An average of 22 U.S. veterans die by suicide every day and on Thursday, Dec. 22, 2022 Moline martial artist John Morrow exercised his right to do something about it.

The super-strong 70-year-old not only raised $1,130 in donations for the Black Hawk College Veterans Resources Center. On the 22nd, Morrow began shortly after 2:22 p.m. at his Morrow’s Academy of Martial Arts (1321 5th Ave., Moline) and proceeded to do 22 sets of 22 leg lifts and 22 sit-ups (a total of 484 each).

Morrow, 70, did 22 sets of 22 leg lifts and sit-ups for veteran suicide awareness on Dec. 22, 2022 at his Morrow’s Academy of Martial Arts, Moline (photos by Jonathan Turner).

His father, a Navy veteran from World War II, died by suicide at age 50 in 1977. John Morrow was inspired to get involved in the “22” cause after hearing an Optimist Club talk on the topic earlier this month from Tom Reagan, a Marine Corps veteran and former East Moline police officer, who is BHC’s coordinator of veterans services.

Since Sept. 11, 2001, far more veterans have died from suicide (30,000) than from combat.

“There are 22 suicides every day,” Morrow said. “We want to bring special awareness to that. My father was a veteran, who died of suicide. It really means a lot to me. The idea is, ‘What’s your 22?’ I’ll do 22 leg lifts, 22 sit-ups for 22 minutes, to bring awareness.”

In front of a small audience of his students, and members of Reagan’s family, Morrow did his 22 sets (calling out each number), as his students James Ackerman and Blaze Carr did push-ups while he did each set of leg lifts. Morrow took short breaks between sets to quote inspirational sayings and thank specific donors to the campaign.

As Morrow did leg lifts Thursday, his students James Ackerman and Blaze Carr did 22 push-ups at a time.

He owns the world record for most push-ups done on the backs of hands in one minute (123), and in 2011 at St. Ambrose University, Morrow did 2,000 of those push-ups in the second annual “Push-Ups for Peace,” to benefit the Children’s Therapy Center of the Quad-Cities, Kids Against Hunger and the Make-A-Wish Foundation.

For the veteran suicide issue this month, Morrow asked his friends and supporters to donate $22 to improve services for Black Hawk’s Veterans Resource Center and serve more vets, as well as for projects and programs of the Quad Cities Student Veteran Advocacy Group.

Reagan has been in this position for four years (he was in the Marine Corps 1986 to 1991, including in the first Gulf War).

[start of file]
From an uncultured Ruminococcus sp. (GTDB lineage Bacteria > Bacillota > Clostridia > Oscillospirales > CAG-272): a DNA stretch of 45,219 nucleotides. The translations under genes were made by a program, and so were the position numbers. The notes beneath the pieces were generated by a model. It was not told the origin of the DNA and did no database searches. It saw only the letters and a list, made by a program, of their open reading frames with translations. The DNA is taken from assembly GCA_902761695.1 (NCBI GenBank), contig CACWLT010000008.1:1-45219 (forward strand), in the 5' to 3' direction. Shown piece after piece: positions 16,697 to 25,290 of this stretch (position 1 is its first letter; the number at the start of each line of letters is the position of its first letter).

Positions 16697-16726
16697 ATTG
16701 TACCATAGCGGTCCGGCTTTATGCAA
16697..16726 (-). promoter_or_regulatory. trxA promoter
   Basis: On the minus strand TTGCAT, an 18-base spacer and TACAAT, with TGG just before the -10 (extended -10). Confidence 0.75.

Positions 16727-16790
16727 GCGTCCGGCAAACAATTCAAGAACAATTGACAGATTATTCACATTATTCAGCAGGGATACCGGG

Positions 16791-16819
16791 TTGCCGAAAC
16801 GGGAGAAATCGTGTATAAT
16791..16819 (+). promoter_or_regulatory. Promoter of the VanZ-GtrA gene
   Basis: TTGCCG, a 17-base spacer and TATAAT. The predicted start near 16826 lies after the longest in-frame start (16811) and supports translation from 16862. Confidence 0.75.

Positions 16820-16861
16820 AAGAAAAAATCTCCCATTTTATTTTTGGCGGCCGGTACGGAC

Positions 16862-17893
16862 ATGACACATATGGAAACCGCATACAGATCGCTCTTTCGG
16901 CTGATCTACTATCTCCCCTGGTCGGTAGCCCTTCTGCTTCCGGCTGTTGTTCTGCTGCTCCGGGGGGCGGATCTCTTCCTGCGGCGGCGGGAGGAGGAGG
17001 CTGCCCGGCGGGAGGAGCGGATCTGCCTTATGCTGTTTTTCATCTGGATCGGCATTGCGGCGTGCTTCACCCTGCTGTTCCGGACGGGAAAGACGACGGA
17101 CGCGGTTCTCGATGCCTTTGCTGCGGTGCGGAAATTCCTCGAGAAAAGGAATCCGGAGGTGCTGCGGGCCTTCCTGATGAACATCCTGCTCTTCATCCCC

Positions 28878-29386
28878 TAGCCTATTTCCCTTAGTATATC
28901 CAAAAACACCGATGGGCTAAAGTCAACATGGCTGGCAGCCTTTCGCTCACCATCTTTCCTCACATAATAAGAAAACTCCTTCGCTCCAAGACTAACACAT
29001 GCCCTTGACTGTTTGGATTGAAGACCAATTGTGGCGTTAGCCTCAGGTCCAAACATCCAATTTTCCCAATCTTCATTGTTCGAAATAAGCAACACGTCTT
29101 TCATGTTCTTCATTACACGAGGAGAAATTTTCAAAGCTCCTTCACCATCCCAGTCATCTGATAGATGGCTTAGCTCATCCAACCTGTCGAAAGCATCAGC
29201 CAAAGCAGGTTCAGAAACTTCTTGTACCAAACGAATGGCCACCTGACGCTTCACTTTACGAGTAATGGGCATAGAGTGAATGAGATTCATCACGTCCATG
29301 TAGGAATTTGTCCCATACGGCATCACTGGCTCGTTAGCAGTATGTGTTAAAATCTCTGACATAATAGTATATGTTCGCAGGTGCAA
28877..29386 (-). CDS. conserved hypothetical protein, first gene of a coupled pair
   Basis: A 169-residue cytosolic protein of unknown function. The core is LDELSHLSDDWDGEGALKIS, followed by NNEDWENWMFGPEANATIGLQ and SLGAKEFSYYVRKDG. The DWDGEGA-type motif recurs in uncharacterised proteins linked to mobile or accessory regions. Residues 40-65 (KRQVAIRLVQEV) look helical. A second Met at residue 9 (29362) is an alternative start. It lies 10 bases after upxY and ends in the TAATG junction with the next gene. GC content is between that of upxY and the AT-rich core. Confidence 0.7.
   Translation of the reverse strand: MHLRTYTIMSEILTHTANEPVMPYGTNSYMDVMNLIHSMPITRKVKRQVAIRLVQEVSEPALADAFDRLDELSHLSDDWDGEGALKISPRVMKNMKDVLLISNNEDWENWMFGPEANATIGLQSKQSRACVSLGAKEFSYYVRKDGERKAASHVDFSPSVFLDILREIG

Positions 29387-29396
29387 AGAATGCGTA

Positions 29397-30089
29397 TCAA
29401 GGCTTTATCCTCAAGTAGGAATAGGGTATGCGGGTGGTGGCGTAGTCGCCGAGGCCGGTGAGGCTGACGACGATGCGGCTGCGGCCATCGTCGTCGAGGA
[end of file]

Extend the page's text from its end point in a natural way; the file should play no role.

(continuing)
Tom Reagan, right, and others watch Morrow complete 484 sit-ups and 484 leg lifts.

“Once I started working in veterans services, I started to see the mental health issues some of the veterans were suffering with,” he said Thursday said. Suicide among veterans is twice the national average in the U.S.

This year, BHC has worked with St. Ambrose, Western Illinois University and Eastern Iowa Community Colleges, to ask “What’s Your 22?” and get people to help raise awareness of veteran suicide, Reagan said. Morrow did his version Thursday, and other people choose their own causes.

You can get T-shirts with the “What’s Your 22?” logo from

A lady in the BHC finance department baked 22 recipes of cookies during the year — “which was fantastic. because she’d come over and give me samples of what she did and I think I gained 22 pounds because of that,” Reagan said.

Someone else donated 22 hours at a homeless shelter; people donated $22 to the cause — you can do that on this BHC website (“22 in 22 for 22”) HERE. The campaign has raised $9,000 so far, he said, noting there are nine days left.

Reagan, right, applauds Morrow’s effort and generosity on Dec. 22, 2022.

The proceeds will go to help veterans who are QC college students. Reagan has made presentations at several civic groups in the area this year, and Morrow happened to attend a Breakfast Optimist Club talk in Davenport a couple weeks ago.

“He was very touched by that and said he wanted to raise more money,” Reagan recalled, noting Morrow was good friends with his brother Bill, a power lifter who died from cancer.

“I enjoy doing it; it’s something our community needs,” Morrow said of doing feats of strength for charity. “That’s my way of doing it.”